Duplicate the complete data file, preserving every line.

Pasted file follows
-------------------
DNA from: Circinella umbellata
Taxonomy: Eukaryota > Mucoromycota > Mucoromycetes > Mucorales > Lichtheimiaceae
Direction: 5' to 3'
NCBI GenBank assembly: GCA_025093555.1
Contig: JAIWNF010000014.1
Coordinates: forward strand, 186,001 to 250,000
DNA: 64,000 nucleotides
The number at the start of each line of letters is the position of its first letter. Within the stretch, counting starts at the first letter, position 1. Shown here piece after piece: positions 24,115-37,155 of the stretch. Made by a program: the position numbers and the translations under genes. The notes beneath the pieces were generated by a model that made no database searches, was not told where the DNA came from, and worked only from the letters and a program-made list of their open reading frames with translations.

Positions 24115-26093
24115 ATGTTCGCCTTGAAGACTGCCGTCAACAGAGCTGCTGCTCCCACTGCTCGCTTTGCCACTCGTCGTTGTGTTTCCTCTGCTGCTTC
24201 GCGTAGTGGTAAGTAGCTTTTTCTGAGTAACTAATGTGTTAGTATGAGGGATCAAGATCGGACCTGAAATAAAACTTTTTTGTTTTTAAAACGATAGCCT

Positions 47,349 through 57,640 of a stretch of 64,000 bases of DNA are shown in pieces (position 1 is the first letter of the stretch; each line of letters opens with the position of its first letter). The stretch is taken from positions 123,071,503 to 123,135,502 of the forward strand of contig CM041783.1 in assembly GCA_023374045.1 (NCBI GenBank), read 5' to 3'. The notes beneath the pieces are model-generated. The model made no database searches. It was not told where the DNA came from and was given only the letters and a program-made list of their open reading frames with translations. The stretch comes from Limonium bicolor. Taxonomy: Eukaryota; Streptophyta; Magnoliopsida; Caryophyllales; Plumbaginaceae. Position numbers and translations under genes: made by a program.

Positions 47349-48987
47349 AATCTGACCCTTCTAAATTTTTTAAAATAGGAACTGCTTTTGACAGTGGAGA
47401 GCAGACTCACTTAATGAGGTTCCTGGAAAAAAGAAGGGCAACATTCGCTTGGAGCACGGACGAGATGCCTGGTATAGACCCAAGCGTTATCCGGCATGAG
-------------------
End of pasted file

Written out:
DNA from: Circinella umbellata
Taxonomy: Eukaryota > Mucoromycota > Mucoromycetes > Mucorales > Lichtheimiaceae
Direction: 5' to 3'
NCBI GenBank assembly: GCA_025093555.1
Contig: JAIWNF010000014.1
Coordinates: forward strand, 186,001 to 250,000
DNA: 64,000 nucleotides
The number at the start of each line of letters is the position of its first letter. Within the stretch, counting starts at the first letter, position 1. Shown here piece after piece: positions 24,115-37,155 of the stretch. Made by a program: the position numbers and the translations under genes. The notes beneath the pieces were generated by a model that made no database searches, was not told where the DNA came from, and worked only from the letters and a program-made list of their open reading frames with translations.

Positions 24115-26093
24115 ATGTTCGCCTTGAAGACTGCCGTCAACAGAGCTGCTGCTCCCACTGCTCGCTTTGCCACTCGTCGTTGTGTTTCCTCTGCTGCTTC
24201 GCGTAGTGGTAAGTAGCTTTTTCTGAGTAACTAATGTGTTAGTATGAGGGATCAAGATCGGACCTGAAATAAAACTTTTTTGTTTTTAAAACGATAGCCT

Positions 47,349 through 57,640 of a stretch of 64,000 bases of DNA are shown in pieces (position 1 is the first letter of the stretch; each line of letters opens with the position of its first letter). The stretch is taken from positions 123,071,503 to 123,135,502 of the forward strand of contig CM041783.1 in assembly GCA_023374045.1 (NCBI GenBank), read 5' to 3'. The notes beneath the pieces are model-generated. The model made no database searches. It was not told where the DNA came from and was given only the letters and a program-made list of their open reading frames with translations. The stretch comes from Limonium bicolor. Taxonomy: Eukaryota; Streptophyta; Magnoliopsida; Caryophyllales; Plumbaginaceae. Position numbers and translations under genes: made by a program.

Positions 47349-48987
47349 AATCTGACCCTTCTAAATTTTTTAAAATAGGAACTGCTTTTGACAGTGGAGA
47401 GCAGACTCACTTAATGAGGTTCCTGGAAAAAAGAAGGGCAACATTCGCTTGGAGCACGGACGAGATGCCTGGTATAGACCCAAGCGTTATCCGGCATGAG